When you forgive a long-held grievance, you open the door to true freedom.
Annette remembers her father as a red-faced ogre, loud, super-critical, and subject to fierce bouts of anger. When he was drunk, he liked to arm-wrestle her, and at eighteen, he threw her out of the house because he found out she was gay. Annette spent years in therapy working on her anger at her father and trying to recover the self-esteem that was more or less destroyed. By the time she was forty, her identity as Daddy’s abused child had become the cornerstone of her personal story. She blamed him for her fear of intimacy, her distrust of men, her relationship patterns, even her difficulties in committing herself to a career. She often imagined the things she would say to him, if she ever got the chance.
Last year, she got a letter from her father, whom she hadn’t seen in years. He was in a nursing home, and wanted her to visit. It took Annette several weeks to get up the courage to go. When she finally arrived and saw him in the bed, wasted, pale, and partially paralyzed with Parkinson’s, she could find no connection between this man and the larger-than-life parent of her youth.
Still, she had her agenda. “There are some things I need to say to you,” she said. Then she began to list her grievances, her reasons for being angry at him. He lay uncomprehending on the bed. His eyes filled with tears. He tried to speak, but she couldn’t understand his words. The villain she had wanted to confront was no longer there.
When Annette called to tell me about her meeting with her father, she couldn’t stop crying. ‘I’m never going to get closure,” she told me. ‘He’s never going to apologize.”
“Maybe you’ll just have to forgive him anyway,” I said. Silence. Then Annette asked the question, “Why should I do that?”
“Maybe to get your life back,” I suggested.
Forgive to Get Free
Annette’s refusal to forgive her father had imprisoned her in the role of the victim. For thirty years, she had defined herself as an abused child. She believed her father had ruined her life, and she was still looking for reparation from him. In just the same way, my friend Jake believes that his spiritual teacher harmed him irreparably—took his money, forced him to work for the organization for free, all in the service of some promised enlightenment that, according to Jake, never materialized. Neither Annette or Jake has grasped the basic fact that forgiveness is not only for the person who hurt you. It is something you do for yourself—for the sake of your own inner freedom. You forgive so that you can live in the present instead of being stuck in the past. You forgive because your grievances and grudges—even more than hopes and attachments and fears—bind you to old patterns, old griefs, and especially to old stories.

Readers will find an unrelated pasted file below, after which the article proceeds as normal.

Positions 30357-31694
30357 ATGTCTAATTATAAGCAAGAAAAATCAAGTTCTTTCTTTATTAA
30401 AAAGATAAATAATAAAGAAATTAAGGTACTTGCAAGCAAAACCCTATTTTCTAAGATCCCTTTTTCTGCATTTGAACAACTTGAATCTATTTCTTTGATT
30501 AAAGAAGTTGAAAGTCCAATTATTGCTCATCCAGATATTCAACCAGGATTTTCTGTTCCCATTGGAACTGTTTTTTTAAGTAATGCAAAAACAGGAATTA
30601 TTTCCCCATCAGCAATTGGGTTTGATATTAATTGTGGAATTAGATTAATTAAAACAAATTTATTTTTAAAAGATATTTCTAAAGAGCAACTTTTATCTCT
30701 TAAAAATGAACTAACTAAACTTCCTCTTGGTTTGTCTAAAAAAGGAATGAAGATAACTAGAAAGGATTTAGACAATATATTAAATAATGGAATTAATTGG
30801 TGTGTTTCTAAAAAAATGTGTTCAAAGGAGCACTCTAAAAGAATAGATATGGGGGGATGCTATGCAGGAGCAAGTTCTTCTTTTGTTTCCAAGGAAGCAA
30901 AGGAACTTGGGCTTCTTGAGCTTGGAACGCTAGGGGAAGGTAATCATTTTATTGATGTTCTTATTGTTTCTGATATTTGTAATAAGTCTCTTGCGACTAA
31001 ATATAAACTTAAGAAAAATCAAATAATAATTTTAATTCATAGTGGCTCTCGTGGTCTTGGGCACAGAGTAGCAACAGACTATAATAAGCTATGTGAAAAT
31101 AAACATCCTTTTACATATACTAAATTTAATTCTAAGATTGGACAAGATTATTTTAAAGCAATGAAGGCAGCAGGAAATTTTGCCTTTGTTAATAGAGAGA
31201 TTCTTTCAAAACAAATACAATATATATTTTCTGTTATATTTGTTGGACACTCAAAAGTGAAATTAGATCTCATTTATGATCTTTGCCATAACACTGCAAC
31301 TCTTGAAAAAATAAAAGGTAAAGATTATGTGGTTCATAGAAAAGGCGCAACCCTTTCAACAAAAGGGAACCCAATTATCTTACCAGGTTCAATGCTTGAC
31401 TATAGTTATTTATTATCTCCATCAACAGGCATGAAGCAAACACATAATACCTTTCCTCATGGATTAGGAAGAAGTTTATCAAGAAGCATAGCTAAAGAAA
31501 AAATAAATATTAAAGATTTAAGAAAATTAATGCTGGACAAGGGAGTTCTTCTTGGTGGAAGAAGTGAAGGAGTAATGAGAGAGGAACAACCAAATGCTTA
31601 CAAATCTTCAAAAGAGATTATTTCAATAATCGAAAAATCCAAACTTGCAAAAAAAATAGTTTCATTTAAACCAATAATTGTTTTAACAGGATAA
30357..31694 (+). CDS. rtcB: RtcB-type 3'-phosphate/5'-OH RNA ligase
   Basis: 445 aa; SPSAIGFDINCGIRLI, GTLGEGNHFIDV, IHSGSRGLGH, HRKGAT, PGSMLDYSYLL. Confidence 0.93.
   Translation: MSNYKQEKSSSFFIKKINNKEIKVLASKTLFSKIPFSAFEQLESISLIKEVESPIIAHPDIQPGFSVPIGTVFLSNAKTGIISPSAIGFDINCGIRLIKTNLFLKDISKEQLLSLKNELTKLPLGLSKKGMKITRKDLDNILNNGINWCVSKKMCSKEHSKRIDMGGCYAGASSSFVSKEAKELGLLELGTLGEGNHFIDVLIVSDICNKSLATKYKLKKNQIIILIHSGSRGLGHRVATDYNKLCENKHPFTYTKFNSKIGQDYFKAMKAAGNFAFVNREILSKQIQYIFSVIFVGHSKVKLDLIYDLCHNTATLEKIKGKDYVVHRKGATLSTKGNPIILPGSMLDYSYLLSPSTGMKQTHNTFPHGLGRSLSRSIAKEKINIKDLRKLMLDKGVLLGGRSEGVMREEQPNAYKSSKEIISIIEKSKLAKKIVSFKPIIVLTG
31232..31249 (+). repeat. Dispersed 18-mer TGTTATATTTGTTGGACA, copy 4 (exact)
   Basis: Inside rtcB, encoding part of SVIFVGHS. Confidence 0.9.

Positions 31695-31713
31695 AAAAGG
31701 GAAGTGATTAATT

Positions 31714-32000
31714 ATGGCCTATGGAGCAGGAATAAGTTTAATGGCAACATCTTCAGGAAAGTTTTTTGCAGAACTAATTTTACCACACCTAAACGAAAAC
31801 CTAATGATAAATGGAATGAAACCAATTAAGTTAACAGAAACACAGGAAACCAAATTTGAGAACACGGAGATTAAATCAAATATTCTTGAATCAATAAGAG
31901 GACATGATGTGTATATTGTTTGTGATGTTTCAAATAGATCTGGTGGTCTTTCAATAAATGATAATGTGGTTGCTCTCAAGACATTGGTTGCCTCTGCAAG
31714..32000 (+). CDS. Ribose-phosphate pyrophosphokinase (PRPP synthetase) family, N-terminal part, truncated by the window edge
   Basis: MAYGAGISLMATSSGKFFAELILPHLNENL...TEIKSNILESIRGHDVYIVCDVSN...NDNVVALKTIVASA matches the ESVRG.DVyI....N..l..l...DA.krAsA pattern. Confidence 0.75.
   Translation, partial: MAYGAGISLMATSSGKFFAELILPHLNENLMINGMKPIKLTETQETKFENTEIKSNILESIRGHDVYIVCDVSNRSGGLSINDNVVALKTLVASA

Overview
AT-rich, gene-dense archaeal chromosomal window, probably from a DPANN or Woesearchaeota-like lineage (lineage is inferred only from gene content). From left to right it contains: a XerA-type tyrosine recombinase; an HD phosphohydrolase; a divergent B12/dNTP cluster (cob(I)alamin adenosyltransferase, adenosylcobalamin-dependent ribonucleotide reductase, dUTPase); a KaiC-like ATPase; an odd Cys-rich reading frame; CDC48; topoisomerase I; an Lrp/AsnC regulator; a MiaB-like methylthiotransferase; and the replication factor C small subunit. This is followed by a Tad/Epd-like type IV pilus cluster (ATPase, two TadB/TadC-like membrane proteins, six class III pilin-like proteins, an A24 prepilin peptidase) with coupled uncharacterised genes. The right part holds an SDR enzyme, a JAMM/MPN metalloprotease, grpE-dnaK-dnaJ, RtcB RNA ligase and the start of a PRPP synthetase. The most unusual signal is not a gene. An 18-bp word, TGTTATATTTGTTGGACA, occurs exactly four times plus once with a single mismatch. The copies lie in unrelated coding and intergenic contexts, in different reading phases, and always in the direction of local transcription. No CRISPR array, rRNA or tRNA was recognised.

Think of a person you don’t really want to forgive—a parent, an ex-lover or spouse, a teacher, a betraying friend. Maybe you believe, like Annette, that to forgive that person means that you’re excusing their wrong, or that holding onto your anger somehow gives you back the power their offense took away. Or perhaps, as a good spiritual practitioner, you believe you’ve already forgiven. But if you really look, you might see that the grievance is still part of your story, even part of the meaning of your life. “I’m this way because s/he did that to me!” we say—he being the unloving parent, the unfaithful lover, the guru who didn’t deliver. Can you see how, by holding onto the grievance, you also hold onto its shadow belief: ‘I must have been flawed in some way to have attracted that hurt.’
For years, I carried a grievance against a childhood friend who had turned against me and then badmouthed me to everyone in the 7th grade. I didn’t consciously hold onto the incident. But my hurt and anger had lodged in my system and became a sort of default setting, which then started attracting corroborative experience. The effect of my grievance showed up mainly in a defensive refusal to get close to other women and a belief that friends could turn against me without warning. Not surprisingly, they sometimes did. Recent studies in neurophysiology describe a particular type of neurons whose function is to pick up and mirror the emotions of others—literally throwing back what someone is putting out. Mirror neurons seem to be particularly adept at picking up and reacting to someone else’s unconsciously held stance of victimization. If I have a tendency to distrust others, you pick it up, and throw it back to me—maybe by mirroring my distrust, or maybe by keeping your distance. Thus, we create our own vicious cycles, and replicate negative experience.